At the same time, the deputy AG announced specific eligibility criteria for the program: It will be open to nonviolent, low-level offenders without ties to gangs or organized crime. Prisoners must have served at least 10 years, have no significant history of crime or violence and have shown good conduct in prison. And in the toughest legal question facing Clemency Project 2014 volunteers, inmates must show that they likely would have received a substantially lower sentence if convicted today.

The Bureau of Prisons sent surveys to all 216,000 federal inmates in early May as a first screen of eligibility. Within the first two days, 4,000 prisoners had responded, and another 4,000 had begun filling out the survey. Steering committee members estimate that between 20,000 and 40,000 inmates will pass the DOJ’s initial screen and need further vetting from the project.

The Lawyers’ Committee’s Nancy Anderson, who has helped organize other large-scale pro bono projects, including LCCR’s national election day call center program, has been working with representatives from FAMM and NACDL to develop a process for identifying qualified candidates for clemency. First, a lawyer—or a paralegal or legal assistant under lawyer supervision—will look at the survey data and publicly available docket material to confirm the prisoner’s eligibility, a process that Anderson estimates could take 10 to 30 minutes. If an inmate appears qualified, a project lawyer will take on a limited representation to request access to the inmate’s presentencing report, Bureau of Prisons records, and other relevant nonpublic information. If an inmate passes the second screening, the project will make sure he or she has representation to draft a petition geared toward meeting the DOJ’s criteria. Clemency project lawyers say that the DOJ has told them there will be a six-month window to submit applications once the process is up and running, but the project lawyers hope the administration will consider worthy candidates until the president leaves office in January 2017.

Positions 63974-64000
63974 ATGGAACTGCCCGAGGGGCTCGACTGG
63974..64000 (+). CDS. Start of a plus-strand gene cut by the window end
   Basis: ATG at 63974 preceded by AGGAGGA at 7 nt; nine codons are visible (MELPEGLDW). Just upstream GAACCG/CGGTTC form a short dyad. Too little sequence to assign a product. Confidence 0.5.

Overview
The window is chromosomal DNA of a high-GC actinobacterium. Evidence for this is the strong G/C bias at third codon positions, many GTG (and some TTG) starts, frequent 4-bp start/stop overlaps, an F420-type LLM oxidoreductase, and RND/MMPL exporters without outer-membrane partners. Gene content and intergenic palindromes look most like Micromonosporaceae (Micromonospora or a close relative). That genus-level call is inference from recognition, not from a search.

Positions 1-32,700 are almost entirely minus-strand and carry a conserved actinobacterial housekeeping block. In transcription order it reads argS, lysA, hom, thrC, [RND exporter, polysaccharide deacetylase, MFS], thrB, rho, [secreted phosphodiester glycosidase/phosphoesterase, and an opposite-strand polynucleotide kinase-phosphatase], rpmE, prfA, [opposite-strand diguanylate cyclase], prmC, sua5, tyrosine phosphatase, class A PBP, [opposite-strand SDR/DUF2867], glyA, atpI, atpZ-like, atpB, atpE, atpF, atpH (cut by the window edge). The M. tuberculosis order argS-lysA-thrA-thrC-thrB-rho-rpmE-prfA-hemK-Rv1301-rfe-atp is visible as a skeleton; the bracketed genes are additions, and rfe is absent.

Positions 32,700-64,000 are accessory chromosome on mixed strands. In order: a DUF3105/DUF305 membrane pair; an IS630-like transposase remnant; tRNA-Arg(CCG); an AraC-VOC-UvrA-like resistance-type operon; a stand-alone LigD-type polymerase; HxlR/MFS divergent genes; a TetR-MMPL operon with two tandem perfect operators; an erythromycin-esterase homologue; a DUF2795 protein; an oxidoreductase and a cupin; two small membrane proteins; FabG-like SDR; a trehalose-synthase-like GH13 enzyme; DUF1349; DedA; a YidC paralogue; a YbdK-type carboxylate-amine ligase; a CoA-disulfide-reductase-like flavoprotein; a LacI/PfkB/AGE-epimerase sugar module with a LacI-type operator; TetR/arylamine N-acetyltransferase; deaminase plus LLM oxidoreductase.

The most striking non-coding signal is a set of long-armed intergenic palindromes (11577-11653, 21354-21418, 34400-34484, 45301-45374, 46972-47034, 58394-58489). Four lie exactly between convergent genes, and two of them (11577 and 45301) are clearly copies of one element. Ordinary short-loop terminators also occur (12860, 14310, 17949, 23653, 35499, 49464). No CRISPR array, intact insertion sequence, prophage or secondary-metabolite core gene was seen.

Although Means and his colleagues spent nearly 300 hours on George’s clemency petition, Crowell’s Hoffman thinks that Clemency Project 2014 lawyers will take between 50 and 60 hours for each case. “Because the criteria are enumerated, my sense is that these petitions will be much more direct,” she says. (Even at 50 hours per case, if there are 10,000 eligible prisoners, that would translate to about 500,000 hours, equivalent to about 10 percent of all pro bono hours worked by The Am Law 200 in 2012.)

Hoffman says that the Clemency Project 2014 process is so different from traditional clemency work that even lawyers with prior clemency experience such as Means will be required to go through the program’s Web-based training. As of early May, the Lawyers’ Committee’s Nancy Anderson says, 50 firms have expressed interest in participating.

NACDL executive director Reimer says the organizers of the project are thrilled with the potential of the program. However, it’s not a total fix to “overly severe sentencing,” he says. He and others on the steering committee point to legislation introduced by U.S. Sens. Dick Durbin and Mike Lee that would give judges more discretion in sentencing drug crimes and create a mechanism for some individuals sentenced under old guidelines to petition for sentence reductions.

“I think we are hopeful that this marks the beginning of the end of mass incarceration,” 
Reimer says. “We have to make sure we never need clemency on this scale ever again.”

Law firms interested in volunteering for Clemency Project 2014 can contact LCCR’s Nancy Anderson at 
 nanderson@lawyerscommittee.org.